Disclosure was a particularly long process; often the initial design is approved, and Kidd and his team of four do around 30 covers a year. Then there are his freelance forays, which included a saucy cover for an edition of Esquire magazine on male vanity. Featuring a male torso with a pull-off strip over a tiny penis, the editor dropped it, but it hit the national press. Such conservatism also exists with books, but radical ideas sometimes get through. Kidd used a controversial photograph of a Manhattan murder victim for the cover of a translation of the New Testament by Richmond Lattimore. “I thought they would hate it, but they went for it straight away,” he says. And the Knopf borzoi wolfhound logo absolutely has to appear on every cover but, even then, Kidd manages to manipulate it into many forms, from digital borzoi to cartoon borzoi.
After all the time and effort that goes into getting the cover just right – Kidd reads all the books that he has to work on – it comes as no surprise that he sees red when low-budget publishing houses bring out the same titles with cheapie covers, in gold type and tacky colours. “I was in a hold-up in a deli in Manhattan recently. I lay down on the floor right next to a shelf full of mass market paperbacks of the books I had covered. The gunman told us to put our hands up, so I jumped up and said ‘whenever you’re ready’.”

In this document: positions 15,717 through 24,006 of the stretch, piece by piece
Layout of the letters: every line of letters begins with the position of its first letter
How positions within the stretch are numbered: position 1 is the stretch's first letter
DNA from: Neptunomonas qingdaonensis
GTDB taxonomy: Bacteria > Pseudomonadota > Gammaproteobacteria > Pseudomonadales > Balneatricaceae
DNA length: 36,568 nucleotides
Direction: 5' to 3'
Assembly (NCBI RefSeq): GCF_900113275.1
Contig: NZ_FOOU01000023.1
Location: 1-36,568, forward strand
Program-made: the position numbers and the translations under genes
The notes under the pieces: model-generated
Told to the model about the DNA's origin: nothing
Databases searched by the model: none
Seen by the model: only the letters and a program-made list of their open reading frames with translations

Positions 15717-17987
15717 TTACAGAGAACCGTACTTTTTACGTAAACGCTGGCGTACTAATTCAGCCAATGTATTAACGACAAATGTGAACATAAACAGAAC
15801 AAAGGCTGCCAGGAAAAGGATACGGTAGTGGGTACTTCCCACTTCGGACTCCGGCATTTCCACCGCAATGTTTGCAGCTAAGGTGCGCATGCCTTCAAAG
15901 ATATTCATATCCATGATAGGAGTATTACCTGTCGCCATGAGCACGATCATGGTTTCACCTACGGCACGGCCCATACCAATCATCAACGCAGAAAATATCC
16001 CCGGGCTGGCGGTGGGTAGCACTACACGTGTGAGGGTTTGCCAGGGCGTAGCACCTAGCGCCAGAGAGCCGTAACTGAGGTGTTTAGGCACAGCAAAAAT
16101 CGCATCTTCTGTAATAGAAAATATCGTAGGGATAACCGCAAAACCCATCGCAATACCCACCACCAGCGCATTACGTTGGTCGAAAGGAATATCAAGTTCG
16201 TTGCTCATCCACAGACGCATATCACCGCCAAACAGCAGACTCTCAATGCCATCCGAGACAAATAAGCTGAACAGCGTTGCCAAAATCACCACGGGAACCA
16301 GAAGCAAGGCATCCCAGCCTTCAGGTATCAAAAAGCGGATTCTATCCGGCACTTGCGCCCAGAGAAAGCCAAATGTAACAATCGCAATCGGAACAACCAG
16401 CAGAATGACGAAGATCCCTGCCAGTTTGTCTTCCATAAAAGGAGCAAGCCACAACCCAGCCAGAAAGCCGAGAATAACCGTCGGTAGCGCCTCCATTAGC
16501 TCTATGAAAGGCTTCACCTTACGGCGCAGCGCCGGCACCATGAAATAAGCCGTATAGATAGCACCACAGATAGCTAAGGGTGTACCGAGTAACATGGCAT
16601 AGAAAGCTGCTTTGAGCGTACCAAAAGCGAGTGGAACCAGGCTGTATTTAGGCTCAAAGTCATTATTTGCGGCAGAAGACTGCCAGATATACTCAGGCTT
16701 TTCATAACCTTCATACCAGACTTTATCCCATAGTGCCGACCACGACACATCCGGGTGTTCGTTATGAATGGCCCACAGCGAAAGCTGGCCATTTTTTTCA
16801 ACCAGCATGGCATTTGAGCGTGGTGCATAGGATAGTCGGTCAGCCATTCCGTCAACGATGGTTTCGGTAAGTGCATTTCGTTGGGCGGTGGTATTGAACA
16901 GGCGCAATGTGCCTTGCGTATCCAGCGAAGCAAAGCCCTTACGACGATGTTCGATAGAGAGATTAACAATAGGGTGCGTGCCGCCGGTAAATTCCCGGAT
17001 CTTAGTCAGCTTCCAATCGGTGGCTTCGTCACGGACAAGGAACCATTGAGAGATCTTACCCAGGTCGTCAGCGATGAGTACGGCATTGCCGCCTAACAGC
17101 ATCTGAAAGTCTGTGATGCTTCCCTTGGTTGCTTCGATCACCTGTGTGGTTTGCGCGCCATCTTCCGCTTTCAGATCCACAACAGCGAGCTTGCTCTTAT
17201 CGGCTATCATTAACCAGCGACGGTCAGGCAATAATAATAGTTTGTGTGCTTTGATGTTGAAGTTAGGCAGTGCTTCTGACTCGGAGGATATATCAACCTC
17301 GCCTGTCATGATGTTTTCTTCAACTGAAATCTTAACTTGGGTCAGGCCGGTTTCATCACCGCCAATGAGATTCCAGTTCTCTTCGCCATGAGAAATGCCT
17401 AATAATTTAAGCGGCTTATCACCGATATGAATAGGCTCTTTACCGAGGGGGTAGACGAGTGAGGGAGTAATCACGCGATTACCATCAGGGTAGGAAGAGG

His most exciting freelance venture to date has been to write and design a book entitled Batman Collected. A compilation on all things Batman, from its creation in 1939. Kidd has gathered together Forties radio scripts and movie posters, Sixties memorabilia and sketches from its revival in the Eighties which leaves “Batophiles” in a state of euphoria. “This book fulfilled a childhood obsession,” explains Kidd. “And it was good to see the publishing process from the author’s eye. After I had finally signed the contract, I had eight months to put the book together.” Kidd designed everything from promotional material right down to the invites for the launch party.